Genetic 'off switch' linked to increased risk factors for heart disease

June 19, 2013, American Heart Association

Risk of heart and blood vessel disease may increase when a particular gene is switched off, according to preliminary research presented at the American Heart Association's Emerging Science Series Webinar.

Two known biomarkers are high blood levels of certain fats – low-density lipoproteins ("bad" cholesterol) and high triglycerides. Another recognized biomarker is a protein called , which is made in fat tissue and helps regulate the process of turning food into energy. At low levels it is associated with increased disease risk.

Researchers examined these biomarkers in relation to a particular gene, called CPT1A in 888 patients from the Genetics of Lipid-Lowering Drugs and Diet Network study. The gene makes a that helps break down fat in food. They also monitored a biochemical process called methylation that switches off genes. During this process carbon and combine to form a compound called a methyl group, which binds to a portion of a gene and turns off its activity.

"Our results open the door to the development of new screening tools and a clearer understanding of the that underlie heart disease," said Stella Aslibekyan, Ph.D., study lead author and assistant professor at the University of Alabama at Birmingham.

They found that patients who had methyl groups bound to CPT1A had significantly higher triglycerides and low-density lipoprotein levels, and lower adiponectin.

Heart disease is the number one killer among adults in the United States, and researchers are trying to identify individual genetic differences that might increase risk. One way to do this is by studying subtle variations in indicators of disease, or biomarkers, to identify people who are at greatest risk for developing heart disease.

"This is one step on the road to personalized medicine," Aslibekyan said. "In the future, we may be able to screen for methylation of CPT1A to identify at-risk individuals."

Explore further: Heart-healthy diet helps men lower bad cholesterol, regardless of weight loss

Related Stories

Heart-healthy diet helps men lower bad cholesterol, regardless of weight loss

May 1, 2013
A heart-healthy diet helped men at high risk for heart disease reduce their bad cholesterol, regardless of whether they lost weight, in a study presented at the American Heart Association's Arteriosclerosis, Thrombosis and ...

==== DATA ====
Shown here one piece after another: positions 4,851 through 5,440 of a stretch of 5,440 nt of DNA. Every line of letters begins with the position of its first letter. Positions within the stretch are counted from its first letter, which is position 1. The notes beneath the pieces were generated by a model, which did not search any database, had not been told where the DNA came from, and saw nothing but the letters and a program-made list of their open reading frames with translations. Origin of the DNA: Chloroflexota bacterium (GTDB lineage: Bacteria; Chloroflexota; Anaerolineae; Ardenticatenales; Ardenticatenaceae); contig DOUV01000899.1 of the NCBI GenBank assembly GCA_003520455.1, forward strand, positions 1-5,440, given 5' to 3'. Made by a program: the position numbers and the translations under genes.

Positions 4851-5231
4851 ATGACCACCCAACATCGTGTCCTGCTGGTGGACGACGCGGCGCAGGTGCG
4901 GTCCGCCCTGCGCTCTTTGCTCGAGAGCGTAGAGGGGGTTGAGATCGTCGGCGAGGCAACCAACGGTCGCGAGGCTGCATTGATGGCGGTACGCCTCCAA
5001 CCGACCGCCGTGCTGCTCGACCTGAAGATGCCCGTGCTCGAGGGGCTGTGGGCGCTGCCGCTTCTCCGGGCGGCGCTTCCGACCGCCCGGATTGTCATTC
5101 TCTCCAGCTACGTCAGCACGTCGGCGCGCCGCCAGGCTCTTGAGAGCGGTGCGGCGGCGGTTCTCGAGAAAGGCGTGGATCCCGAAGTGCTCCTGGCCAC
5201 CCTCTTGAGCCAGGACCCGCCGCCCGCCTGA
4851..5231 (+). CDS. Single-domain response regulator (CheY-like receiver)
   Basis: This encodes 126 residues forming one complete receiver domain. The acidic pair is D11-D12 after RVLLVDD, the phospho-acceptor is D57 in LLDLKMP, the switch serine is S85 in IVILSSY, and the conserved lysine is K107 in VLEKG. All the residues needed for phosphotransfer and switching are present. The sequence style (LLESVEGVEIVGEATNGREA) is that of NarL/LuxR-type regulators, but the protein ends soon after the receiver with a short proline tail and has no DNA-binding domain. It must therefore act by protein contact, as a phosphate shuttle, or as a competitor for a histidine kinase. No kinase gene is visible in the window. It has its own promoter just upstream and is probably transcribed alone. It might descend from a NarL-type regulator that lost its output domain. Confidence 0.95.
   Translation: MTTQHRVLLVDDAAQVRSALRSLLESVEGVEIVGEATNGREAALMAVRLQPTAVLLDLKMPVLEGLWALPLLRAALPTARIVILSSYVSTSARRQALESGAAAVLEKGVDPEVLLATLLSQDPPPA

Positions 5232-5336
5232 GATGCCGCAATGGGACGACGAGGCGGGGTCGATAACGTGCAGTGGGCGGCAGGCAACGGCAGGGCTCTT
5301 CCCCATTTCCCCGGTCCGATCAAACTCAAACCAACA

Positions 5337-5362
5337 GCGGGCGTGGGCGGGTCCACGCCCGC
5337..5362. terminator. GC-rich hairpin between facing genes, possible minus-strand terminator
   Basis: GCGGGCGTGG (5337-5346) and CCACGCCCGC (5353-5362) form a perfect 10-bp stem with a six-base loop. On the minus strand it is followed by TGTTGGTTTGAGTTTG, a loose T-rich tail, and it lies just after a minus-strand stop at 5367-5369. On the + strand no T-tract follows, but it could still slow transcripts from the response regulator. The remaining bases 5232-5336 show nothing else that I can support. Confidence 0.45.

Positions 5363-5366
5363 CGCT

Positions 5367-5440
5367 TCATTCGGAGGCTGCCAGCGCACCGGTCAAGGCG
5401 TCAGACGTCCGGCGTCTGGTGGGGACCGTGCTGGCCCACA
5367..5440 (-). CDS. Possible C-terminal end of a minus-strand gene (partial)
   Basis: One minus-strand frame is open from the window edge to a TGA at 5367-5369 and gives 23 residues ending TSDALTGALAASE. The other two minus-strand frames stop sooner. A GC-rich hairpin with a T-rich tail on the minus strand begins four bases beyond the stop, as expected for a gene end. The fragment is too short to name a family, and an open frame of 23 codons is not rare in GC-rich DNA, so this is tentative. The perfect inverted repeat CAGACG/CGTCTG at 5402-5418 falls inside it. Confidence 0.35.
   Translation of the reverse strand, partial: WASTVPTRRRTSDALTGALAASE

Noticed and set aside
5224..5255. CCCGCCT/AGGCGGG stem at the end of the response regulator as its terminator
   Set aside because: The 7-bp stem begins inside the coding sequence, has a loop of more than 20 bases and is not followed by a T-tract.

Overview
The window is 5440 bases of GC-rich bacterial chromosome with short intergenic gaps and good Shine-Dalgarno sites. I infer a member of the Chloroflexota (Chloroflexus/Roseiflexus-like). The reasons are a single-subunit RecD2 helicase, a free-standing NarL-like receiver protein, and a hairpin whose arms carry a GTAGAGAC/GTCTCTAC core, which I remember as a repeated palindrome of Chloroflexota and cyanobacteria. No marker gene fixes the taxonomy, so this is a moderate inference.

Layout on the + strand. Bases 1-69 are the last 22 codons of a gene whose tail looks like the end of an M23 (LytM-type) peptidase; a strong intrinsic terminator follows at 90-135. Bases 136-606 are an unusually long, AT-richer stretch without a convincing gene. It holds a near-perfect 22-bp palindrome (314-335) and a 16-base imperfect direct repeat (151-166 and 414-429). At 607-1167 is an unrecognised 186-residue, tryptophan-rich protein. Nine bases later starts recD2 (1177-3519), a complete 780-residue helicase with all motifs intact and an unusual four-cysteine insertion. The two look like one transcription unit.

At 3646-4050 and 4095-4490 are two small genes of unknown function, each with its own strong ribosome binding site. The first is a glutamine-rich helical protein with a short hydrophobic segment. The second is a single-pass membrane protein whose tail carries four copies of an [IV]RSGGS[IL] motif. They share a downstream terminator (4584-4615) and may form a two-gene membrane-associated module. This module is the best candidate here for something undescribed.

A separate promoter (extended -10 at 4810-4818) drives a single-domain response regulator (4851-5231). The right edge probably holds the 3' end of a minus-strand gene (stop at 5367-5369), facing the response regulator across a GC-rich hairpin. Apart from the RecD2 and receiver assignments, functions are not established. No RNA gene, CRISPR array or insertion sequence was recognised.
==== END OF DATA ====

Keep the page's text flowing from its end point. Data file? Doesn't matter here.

Four genes indentified that influence levels of 'bad' cholesterol

May 15, 2013
Scientists at the Texas Biomedical Research Institute in San Antonio have identified four genes in baboons that influence levels of "bad" cholesterol. This discovery could lead to the development of new drugs to reduce the ...

Biomarker trio predicts near-term heart risk

May 21, 2013
(Medical Xpress)—Cardiologists have identified a trio of biomarkers that may predict which patients with heart disease have a high risk of heart attack or death in the next two years.

Low HDL-cholesterol—Not quantity, but quality

April 30, 2013
Many of the genes regulating the inflammation and immune response of the body are also associated with low HDL-cholesterol levels in the circulation, tells the recent study conducted at the University of Helsinki, Finland. ...

Study deflates notion that pear-shaped bodies more healthy than apples

January 10, 2013
People who are "apple-shaped"—with fat more concentrated around the abdomen—have long been considered more at risk for conditions such as heart disease and diabetes than those who are "pear-shaped" and carry weight more ...

Liver, belly fat may identify high risks of heart disease in obese people

July 21, 2011
Obese people with high levels of abdominal fat and liver fat may face increased risks for heart disease and other serious health problems, according to research published in Arteriosclerosis, Thrombosis and Vascular Biology: ...

Recommended for you

Heart researchers develop a new, promising imaging technique for cardiac arrhythmias

February 22, 2018
Every five minutes in Germany alone, a person dies of sudden cardiac arrest or fibrillation, the most common cause of death worldwide. This is partly due to the fact that doctors still do not fully understand exactly what ...

Scientists use color-coded tags to discover how heart cells develop

February 22, 2018
UCLA researchers used fluorescent colored proteins to trace how cardiomyocytes—cells in heart muscle that enable it to pump blood—are produced in mouse embryos. The findings could eventually lead to methods for regenerating ...

Beetroot juice supplements may help certain heart failure patients

February 22, 2018
Beetroot juice supplements may help enhance exercise capacity in patients with heart failure, according to a new proof-of-concept study. Exercise capacity is a key factor linked to these patients' quality of life and even ...

'Beetroot pill' could help save patients from kidney failure after heart X-ray

February 22, 2018
Beetroot may reduce the risk of kidney failure in patients having a heart x-ray, according to research led by Queen Mary University of London.

Women once considered low risk for heart disease show evidence of previous heart attack scars

February 20, 2018
Women who complain about chest pain often are reassured by their doctors that there is no reason to worry because their angiograms show that the women don't have blockages in the major heart arteries, a primary cause of heart ...

Heart attack symptoms often misinterpreted in younger women

February 20, 2018
Young women who report heart attack symptoms are more likely to have them dismissed by their providers as not heart related, a new study led by the Yale School of Public Health (YSPH) finds.

0 comments

Please sign in to add a comment. Registration is free, and takes less than a minute. Read more

Click here to reset your password.
Sign in to get notified via email when new comments are made.